In addition to being monarchs of England, Charles V ceded to Philip the crown of Naples along with his claim to the Kingdom of Jerusalem, thereby making Mary Queen of Naples and titular Queen of Jerusalem.
The married couple's family life now looked to the next stage, producing an heir, the focus of our next blog on the couple.
This scene was built by James Pegrum as part of a series of models on British history. Follow us on Facebook, Twitter and Instagram to see them first.
On this day in 1298 the Battle of Falkirk took place between the forces of Scotland under William Wallace and an English army under Edward I. A pivotal moment in the First War of Scottish Independence, it would be a significant defeat for the Scots leading to Wallace resigning as Guardian of Scotland.
In September 1297 the Scots had inflicted a crushing defeat upon the English at the Battle of Striling Bridge. Since then Wallace and his army had been able to travel south with little opposition and raid the countryside along the Scottish / English border. Hearing of the defeat at Stirling, Edward hastily agreed a truce with the French king, Philip the Fair and returned to England to prepare a counterstrike. He assembled a force of around 15,000 men, including some 10,500 Welshmen. Edward ordered his army to assemble at Roxburgh in the Scottish Borders on June 25th where he remained until July 3rd.
He reached Kirkliston in two weeks, where he awaited supplies expected to arrive along the coastal ports, delayed due to weather. There he was forced to deal with a mutiny among his Welsh troops but on July 20th was able to move on, reaching Linlithgow on the 21st. Hearing that a Scottish army was at Torwood, near Falkirk, he decided to place his army south of the town.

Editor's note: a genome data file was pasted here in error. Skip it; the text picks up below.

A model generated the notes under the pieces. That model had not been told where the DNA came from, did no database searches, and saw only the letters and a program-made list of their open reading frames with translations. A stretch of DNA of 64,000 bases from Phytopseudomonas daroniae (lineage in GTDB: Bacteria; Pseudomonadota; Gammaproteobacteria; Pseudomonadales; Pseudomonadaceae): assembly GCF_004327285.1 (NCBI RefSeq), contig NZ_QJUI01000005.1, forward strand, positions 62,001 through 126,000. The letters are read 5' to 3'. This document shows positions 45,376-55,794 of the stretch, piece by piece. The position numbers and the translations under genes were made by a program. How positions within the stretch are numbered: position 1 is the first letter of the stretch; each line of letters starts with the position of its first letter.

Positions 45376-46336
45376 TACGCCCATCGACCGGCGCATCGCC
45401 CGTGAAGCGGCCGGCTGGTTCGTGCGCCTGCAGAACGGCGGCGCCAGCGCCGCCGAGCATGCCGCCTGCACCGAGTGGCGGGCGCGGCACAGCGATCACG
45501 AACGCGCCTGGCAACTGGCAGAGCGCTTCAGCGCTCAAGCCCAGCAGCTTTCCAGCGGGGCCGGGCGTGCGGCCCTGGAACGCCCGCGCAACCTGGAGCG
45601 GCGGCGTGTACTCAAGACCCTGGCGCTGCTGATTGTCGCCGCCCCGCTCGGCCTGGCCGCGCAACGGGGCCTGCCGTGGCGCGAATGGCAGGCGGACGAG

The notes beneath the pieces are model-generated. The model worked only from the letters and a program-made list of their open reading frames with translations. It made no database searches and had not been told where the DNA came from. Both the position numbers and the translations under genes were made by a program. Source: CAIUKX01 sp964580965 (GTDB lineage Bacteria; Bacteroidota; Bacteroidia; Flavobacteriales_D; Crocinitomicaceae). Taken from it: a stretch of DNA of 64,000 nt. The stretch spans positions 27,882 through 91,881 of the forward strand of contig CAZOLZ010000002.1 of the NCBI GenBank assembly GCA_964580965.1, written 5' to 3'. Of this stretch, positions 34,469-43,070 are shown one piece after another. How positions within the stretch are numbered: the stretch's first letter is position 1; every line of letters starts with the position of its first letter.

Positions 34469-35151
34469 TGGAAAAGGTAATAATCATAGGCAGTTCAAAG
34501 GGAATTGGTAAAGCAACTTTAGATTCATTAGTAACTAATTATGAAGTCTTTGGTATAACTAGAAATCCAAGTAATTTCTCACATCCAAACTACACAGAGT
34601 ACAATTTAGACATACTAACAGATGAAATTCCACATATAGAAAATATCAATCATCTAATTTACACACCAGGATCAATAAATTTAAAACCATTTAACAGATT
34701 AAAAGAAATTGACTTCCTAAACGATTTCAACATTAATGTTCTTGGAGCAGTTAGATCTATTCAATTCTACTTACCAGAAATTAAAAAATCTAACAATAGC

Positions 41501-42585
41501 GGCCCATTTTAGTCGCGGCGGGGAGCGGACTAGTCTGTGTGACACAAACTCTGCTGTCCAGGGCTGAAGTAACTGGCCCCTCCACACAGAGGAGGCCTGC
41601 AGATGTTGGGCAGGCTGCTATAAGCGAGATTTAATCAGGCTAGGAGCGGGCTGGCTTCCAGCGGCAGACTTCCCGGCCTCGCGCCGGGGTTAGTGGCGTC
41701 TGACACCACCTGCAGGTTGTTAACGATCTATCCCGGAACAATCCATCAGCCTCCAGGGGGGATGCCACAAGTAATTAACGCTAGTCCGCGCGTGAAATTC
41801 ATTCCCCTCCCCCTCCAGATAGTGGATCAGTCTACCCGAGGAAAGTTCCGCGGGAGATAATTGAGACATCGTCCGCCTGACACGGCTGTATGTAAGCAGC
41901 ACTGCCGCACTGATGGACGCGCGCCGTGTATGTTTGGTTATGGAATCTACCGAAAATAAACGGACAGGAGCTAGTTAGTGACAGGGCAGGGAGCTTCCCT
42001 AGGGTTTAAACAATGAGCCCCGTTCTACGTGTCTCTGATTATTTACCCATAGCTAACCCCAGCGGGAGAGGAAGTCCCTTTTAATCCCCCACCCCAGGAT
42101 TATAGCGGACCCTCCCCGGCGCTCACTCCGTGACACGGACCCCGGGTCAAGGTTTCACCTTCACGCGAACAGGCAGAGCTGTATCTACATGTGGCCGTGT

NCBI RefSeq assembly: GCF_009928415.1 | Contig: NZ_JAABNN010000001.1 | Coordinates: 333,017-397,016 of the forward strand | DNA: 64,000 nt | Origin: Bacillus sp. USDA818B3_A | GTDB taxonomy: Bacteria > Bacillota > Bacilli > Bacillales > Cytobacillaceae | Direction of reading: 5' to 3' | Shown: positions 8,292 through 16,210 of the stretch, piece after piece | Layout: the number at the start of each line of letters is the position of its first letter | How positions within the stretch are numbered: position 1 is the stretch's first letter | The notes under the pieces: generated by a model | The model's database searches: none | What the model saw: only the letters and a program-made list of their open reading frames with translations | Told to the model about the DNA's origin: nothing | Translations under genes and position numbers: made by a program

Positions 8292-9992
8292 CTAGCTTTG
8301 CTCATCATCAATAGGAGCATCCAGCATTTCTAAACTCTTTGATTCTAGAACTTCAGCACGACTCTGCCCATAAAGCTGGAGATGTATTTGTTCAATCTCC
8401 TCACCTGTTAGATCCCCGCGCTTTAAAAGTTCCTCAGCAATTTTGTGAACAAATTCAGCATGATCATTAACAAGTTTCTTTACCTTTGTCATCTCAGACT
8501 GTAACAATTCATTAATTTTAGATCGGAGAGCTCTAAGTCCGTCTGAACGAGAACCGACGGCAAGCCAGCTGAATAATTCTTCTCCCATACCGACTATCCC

The Wallace’s army numbered around 6,000, perhaps consisting of four schiltrons with about 1,000 men each, in addition to the cavalry and archers. Absent however, were forces under the Comyns and Robert Bruce. Also absent was Andrew Moray, co-victor with Wallace at the Battle of Stirling Bridge, having been mortally wounded in that battle. It was Moray who used the schiltrons offensively.
The schiltrons formed the backbone of the Scottish army, consisting chiefly of spearmen arranged in a circular formation, with the long spears pointing outwards. At Falkirk it is thought four were arranged with archers filling the gaps between them and some 500 knights supporting them to their rear. When in formation however schiltrons were essentially static and at Falkirk they were fortified by stakes driven into the ground before them, with ropes between. In front of them was an area of marshy ground which would make an English charge difficult.
It was therefore up to the English to advance and since they were eager to do battle, advance they did. Their cavalry was divided into four battalions with the Earl of Lincoln leading from the right but moving left to avoid the marshy ground; they were followed by the Earl of Surrey's horse. Anthony Bek and Edward’s horse moved around the right of the marshy ground. Lincoln and Bek charged aggressively and Lincoln quickly routed the Scottish cavalry.
The Scots bowmen commanded by Sir John Stewart of Bonkill, the younger brother of the High Steward of Scotland, stood their ground and were quickly destroyed. But the schiltrons held firm, with the knights making little impression on the dense forest of long spears, and 111 horses were killed in the vain attempts. Edward's cavalry fell back as his infantry and archers arrived.
Edward's longbowmen were brought into place and quickly overcame the inexperienced force of badly armed Scottish archers. The schiltrons were an easy target; they had no defence and nowhere to hide. The hail of arrows was supplemented by crossbow and slingshot. Unable to retreat or attack the schiltrons were cut to pieces, the battle lost almost as soon as the first arrows began to fall. The English cavalry waited, this time observing the King's command, until the Scots ranks were thin enough to allow them to penetrate the Scottish formation and cause whatever damage they could. The English footsoldiers, who had been advancing during the English barrage on the Scottish formations, closed the distance and the schiltrons finally started to break and scatter. Wallace managed to escape and the surviving Scots fled into the woods.